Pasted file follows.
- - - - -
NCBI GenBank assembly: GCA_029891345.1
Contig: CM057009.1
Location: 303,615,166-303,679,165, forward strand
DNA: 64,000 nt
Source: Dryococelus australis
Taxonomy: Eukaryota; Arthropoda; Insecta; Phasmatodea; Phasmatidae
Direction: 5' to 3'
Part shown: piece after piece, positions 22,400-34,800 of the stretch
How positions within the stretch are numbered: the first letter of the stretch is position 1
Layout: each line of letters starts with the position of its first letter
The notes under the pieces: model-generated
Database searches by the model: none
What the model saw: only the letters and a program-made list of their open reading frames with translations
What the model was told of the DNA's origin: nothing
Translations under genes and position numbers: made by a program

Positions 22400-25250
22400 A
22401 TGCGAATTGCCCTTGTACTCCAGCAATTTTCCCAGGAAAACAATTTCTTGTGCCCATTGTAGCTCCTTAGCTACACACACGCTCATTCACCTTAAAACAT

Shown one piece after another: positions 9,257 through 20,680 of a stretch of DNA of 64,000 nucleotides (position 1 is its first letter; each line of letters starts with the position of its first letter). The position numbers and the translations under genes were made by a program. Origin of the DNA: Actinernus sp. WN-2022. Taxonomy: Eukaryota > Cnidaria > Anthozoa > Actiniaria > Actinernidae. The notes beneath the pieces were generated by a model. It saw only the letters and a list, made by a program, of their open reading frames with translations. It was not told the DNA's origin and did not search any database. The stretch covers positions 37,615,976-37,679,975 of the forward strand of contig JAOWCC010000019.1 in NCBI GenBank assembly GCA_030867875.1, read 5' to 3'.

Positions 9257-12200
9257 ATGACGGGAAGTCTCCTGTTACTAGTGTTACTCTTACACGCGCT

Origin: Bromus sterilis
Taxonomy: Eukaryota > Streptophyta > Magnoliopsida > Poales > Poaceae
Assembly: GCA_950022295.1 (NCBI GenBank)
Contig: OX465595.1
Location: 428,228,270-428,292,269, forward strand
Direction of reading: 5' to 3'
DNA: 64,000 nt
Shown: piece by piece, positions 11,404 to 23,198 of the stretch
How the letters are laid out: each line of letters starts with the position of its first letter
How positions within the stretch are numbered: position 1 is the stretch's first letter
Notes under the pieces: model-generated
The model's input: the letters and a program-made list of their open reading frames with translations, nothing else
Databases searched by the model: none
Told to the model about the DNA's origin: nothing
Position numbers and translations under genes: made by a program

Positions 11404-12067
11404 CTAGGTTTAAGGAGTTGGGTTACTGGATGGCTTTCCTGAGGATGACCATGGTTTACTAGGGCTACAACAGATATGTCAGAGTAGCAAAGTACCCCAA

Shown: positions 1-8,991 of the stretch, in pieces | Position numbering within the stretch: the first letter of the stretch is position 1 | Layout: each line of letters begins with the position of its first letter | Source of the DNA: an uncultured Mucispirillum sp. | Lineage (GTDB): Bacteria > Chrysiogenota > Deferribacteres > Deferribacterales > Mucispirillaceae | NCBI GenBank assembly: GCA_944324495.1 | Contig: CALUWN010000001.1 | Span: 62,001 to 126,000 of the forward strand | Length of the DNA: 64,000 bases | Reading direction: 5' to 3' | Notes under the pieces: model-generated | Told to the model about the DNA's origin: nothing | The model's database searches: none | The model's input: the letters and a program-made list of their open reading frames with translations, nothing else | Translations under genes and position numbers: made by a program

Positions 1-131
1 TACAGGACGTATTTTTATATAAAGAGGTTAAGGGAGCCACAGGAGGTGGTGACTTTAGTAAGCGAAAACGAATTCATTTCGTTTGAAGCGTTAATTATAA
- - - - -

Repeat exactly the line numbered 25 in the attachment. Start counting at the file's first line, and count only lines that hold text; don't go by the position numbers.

Contig: OX465595.1